strategies for a developing world…

Haiti Seeks “New Paradigm of Cooperation”

7118301_550_art_R0 At a meeting of donors in Washington, DC, Haitian government leaders will seek to establish a “new paradigm of cooperation.” Why?

In spite of the manifest good will and the continued work on both parts, the Government does not fine in the provided aid the necessary resources to execute its program of action in favor of the population even when the international community is short of necessary directions, particularly in the chapter of governance, to draw out the full potential of the mechanisms of available aid.

According to the Government of Haiti, the “new paradigm” will permit:

  • “Creation of a political forum which must serve Haiti and its partners to develop the common understanding of the situation and of the stakes to emerge permanently from the crisis.
  • Launching a process of alignment of the existing projects and programs of cooperation with the governmental priorities.
  • Adoption of a matrix of mutual commitments in matters of governance.
  • Making functional the Framework of Partnership on the budgetary Support and application of a common matrix for all the backers participating in this form of aid.
  • Revitalization of the joint sector planning in the priority sectors.”

I have read the government’s paper both the French original and the extremely poor English translation, a preview of which I gave you in the 2 quotes above. The documents can both be found on the website maintained by Relief Web. To access the French version click this link. The English version can be accessed through this link.

I take away from the document the following:

  1. Haiti desperately needs to fill a budget hole of $125 Million for the current fiscal year that ends in about 5 months. Finance Minister Daniel Dorsainvil said as much last week to a visiting Congressional delegation headed by Rep. John Conyers, and which included among others Reps. Anthony Weiner (D-NY), Lamar Smith (R-TX), and Jan Schawkosky (D-IL). According to Weiner, Dorsainvil stated that his dream budget would amount to $125 million.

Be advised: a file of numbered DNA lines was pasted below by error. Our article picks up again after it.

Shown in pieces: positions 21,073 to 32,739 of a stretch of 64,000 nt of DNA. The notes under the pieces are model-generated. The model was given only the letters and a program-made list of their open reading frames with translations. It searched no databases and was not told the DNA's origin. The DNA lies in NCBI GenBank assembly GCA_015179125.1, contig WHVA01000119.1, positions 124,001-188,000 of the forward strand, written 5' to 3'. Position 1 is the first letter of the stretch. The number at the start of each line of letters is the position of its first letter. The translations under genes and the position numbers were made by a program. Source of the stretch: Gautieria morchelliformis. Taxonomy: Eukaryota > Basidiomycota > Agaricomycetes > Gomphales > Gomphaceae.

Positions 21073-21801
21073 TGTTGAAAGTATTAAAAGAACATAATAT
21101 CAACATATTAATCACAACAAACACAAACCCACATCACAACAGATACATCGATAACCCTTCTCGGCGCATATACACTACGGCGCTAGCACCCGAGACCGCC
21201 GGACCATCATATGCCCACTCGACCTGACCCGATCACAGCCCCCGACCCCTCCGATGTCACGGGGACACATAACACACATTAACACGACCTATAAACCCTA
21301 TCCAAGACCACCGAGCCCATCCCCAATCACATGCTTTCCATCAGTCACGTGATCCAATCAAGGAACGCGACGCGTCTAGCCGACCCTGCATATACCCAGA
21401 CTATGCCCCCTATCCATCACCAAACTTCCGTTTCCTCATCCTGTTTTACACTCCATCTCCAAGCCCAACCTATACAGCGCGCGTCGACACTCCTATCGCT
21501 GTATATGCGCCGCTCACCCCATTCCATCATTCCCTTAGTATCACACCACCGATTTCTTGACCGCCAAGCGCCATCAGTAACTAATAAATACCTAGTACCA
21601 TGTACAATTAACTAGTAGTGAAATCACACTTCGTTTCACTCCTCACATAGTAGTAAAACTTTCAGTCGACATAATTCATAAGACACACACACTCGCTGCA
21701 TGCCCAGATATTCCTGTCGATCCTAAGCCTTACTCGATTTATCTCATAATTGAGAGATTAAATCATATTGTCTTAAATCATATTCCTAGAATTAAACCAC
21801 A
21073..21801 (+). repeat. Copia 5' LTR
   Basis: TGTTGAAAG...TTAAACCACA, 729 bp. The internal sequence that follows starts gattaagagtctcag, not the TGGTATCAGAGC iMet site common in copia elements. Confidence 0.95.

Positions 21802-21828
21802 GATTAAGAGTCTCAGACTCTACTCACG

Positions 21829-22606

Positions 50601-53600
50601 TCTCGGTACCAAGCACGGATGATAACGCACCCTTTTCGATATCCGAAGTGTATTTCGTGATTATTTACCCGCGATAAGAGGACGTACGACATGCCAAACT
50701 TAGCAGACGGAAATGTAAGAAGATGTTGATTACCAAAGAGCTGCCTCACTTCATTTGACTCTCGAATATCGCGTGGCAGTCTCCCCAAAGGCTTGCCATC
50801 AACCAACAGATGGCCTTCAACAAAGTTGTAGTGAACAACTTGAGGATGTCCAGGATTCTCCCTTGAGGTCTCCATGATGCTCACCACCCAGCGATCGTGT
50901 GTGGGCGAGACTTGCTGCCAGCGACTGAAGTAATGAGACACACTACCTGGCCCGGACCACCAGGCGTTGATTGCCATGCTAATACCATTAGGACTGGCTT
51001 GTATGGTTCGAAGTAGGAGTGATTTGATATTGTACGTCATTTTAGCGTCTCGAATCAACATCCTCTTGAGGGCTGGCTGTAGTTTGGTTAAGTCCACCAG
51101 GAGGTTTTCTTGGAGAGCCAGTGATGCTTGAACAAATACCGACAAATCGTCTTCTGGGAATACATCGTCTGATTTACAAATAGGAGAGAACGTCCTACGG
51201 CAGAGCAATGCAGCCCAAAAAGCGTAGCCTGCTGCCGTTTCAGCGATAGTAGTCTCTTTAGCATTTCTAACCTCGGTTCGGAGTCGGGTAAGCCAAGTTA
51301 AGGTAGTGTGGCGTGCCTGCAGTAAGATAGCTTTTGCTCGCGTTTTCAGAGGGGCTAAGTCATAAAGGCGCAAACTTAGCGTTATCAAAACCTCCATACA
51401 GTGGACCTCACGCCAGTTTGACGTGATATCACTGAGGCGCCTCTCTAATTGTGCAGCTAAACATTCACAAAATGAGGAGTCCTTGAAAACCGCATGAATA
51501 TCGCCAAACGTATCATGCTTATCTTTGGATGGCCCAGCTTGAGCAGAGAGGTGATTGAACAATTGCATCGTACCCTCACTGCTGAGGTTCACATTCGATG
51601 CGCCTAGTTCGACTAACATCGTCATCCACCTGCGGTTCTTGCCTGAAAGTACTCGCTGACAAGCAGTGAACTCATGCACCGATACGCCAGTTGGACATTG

2. Haiti seeks more of a say in what international donors fund and how the funds are disbursed.  It’s a tall order given that the government has made not enough efforts to stem corruption and inefficiency. Most recently the Haitian Social Security Agency – Office Nationale d’Assurance Vieillesse – came under serious scrutiny when investigations revealed that its served as a cash cow for government cronies and members of parliament who received sizable loans.
  3. Plans placed before the donors on April 14 do not amount to an economic strategy. In fact,  Haiti admits just as much.

We must make a rendezvous in one year to make clear the lessons of the execution of this program and to then adopt a veritable strategy for growth, and doing that for the reduction of poverty.

There are many more things to say about the plans and projects outlined in the document. Donors will most likely paper over its intrinsic weakness, credit it to a government that is still not yet ready for prime time, but pressed by UN Secretary-General Ban Ki-Moon, President Clinton and Secretary Hillary Clinton, they will at the very least meet the Finance Minister’s “dream budget” and vow to keep talking while keeping their fingers crossed that major political, economic or natural disasters stay clear of Haiti’s path.

To make the point, Secretary Clinton will stop in Haiti before moving on to the Dominican  Republic and then Trinidad which hosts the Summit of the Americas. Haiti is to hold elections on April 19 to fill a third of the seats in the Senate.

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